Post Race

Just like in training (SO important folks), you need to get your 3:1 carb to protein ratio in within 20 minutes of finishing. It will feed your body, and help it fix the good damage you just did :) . Whey protein is the best protein source for after, and again, we want complex carbs with some quick absorbing carbs like fruit or juice in there too to get into the system quickly. Water, water, water is important as well.
Above all, practice your race day nutrition in hard and long workouts. You have to find what works for you. Everyone is different.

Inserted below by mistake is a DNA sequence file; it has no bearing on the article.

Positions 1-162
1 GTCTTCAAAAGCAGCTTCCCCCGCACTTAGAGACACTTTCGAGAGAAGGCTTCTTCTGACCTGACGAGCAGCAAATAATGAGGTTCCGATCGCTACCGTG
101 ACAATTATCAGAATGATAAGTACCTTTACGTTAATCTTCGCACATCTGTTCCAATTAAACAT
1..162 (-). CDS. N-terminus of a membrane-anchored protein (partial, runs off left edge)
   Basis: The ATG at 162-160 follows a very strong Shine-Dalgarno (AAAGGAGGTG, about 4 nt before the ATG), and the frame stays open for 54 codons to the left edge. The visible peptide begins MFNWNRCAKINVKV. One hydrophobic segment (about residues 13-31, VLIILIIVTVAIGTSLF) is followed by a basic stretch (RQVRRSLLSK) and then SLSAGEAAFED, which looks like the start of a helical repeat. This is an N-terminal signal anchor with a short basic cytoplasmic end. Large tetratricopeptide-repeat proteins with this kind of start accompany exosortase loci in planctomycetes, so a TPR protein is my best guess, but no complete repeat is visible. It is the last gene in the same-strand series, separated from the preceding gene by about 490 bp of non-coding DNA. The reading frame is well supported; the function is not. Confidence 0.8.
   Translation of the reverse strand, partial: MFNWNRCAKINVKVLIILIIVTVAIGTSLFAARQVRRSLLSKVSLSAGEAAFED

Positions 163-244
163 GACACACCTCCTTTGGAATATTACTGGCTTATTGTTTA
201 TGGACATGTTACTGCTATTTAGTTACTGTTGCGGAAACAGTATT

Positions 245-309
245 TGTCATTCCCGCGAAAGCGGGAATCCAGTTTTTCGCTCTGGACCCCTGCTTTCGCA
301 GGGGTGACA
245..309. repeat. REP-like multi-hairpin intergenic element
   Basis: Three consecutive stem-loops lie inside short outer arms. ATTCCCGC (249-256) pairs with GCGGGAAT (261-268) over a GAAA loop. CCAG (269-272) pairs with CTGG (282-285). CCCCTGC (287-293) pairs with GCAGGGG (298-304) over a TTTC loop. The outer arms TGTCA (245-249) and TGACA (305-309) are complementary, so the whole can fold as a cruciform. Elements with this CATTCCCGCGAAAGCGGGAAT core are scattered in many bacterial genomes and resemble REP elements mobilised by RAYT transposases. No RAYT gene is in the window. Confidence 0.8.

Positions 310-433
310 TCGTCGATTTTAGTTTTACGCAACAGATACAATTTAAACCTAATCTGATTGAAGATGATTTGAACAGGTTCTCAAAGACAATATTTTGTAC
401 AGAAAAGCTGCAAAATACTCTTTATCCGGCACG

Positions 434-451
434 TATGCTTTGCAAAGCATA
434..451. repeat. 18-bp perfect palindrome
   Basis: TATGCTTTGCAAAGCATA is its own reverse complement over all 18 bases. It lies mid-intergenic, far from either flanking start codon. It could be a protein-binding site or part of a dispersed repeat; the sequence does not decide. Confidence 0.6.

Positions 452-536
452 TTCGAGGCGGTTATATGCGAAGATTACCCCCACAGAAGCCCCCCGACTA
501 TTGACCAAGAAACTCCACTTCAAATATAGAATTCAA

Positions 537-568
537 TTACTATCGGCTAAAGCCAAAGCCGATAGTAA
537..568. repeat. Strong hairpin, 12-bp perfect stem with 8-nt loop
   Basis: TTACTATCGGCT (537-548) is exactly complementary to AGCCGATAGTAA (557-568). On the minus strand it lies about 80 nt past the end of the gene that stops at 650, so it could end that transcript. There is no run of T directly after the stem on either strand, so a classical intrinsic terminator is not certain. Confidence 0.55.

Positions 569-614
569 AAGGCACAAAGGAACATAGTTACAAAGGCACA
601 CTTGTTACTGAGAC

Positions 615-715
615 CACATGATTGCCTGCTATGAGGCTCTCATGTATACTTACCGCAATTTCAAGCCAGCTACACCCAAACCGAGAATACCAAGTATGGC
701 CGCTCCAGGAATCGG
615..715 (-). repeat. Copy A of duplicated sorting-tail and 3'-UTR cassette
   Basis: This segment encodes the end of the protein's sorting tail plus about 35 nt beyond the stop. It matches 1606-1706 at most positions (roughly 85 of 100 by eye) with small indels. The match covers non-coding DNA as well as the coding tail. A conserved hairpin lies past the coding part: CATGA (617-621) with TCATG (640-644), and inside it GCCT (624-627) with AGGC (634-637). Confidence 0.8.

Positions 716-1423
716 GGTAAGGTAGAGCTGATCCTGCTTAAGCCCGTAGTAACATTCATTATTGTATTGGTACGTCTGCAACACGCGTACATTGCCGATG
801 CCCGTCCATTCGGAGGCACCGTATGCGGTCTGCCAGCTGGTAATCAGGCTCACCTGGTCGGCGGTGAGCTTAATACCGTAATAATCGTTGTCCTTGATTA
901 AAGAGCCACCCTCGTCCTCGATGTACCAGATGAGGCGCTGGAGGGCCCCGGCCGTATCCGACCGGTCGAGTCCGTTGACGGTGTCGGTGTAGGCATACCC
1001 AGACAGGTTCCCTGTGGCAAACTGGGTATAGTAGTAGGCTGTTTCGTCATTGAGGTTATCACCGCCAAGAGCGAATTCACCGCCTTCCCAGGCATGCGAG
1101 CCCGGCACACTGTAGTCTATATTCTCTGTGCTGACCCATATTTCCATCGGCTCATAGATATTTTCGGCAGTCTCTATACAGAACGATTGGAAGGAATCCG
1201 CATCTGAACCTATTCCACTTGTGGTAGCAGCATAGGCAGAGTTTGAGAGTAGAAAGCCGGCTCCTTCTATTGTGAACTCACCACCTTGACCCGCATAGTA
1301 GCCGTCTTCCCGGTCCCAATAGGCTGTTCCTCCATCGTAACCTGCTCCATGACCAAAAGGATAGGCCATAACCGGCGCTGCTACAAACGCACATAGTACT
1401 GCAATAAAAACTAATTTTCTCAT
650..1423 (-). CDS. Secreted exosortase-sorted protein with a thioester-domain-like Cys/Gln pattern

Good luck, don’t stress, and have a great time. This is reward for all that training. Enjoy the atmosphere and the people and beauty around you.

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About The Author

Jen has been doing triathlon for several years. She is a former bobsled pilot for America Samoa and has a passion for the outdoors; especially winter mountaineering. At home she is wife to a mountain obsessed husband and mother of three girls, but here at EnduranceReview, she is an author, Managing Editor and token chick.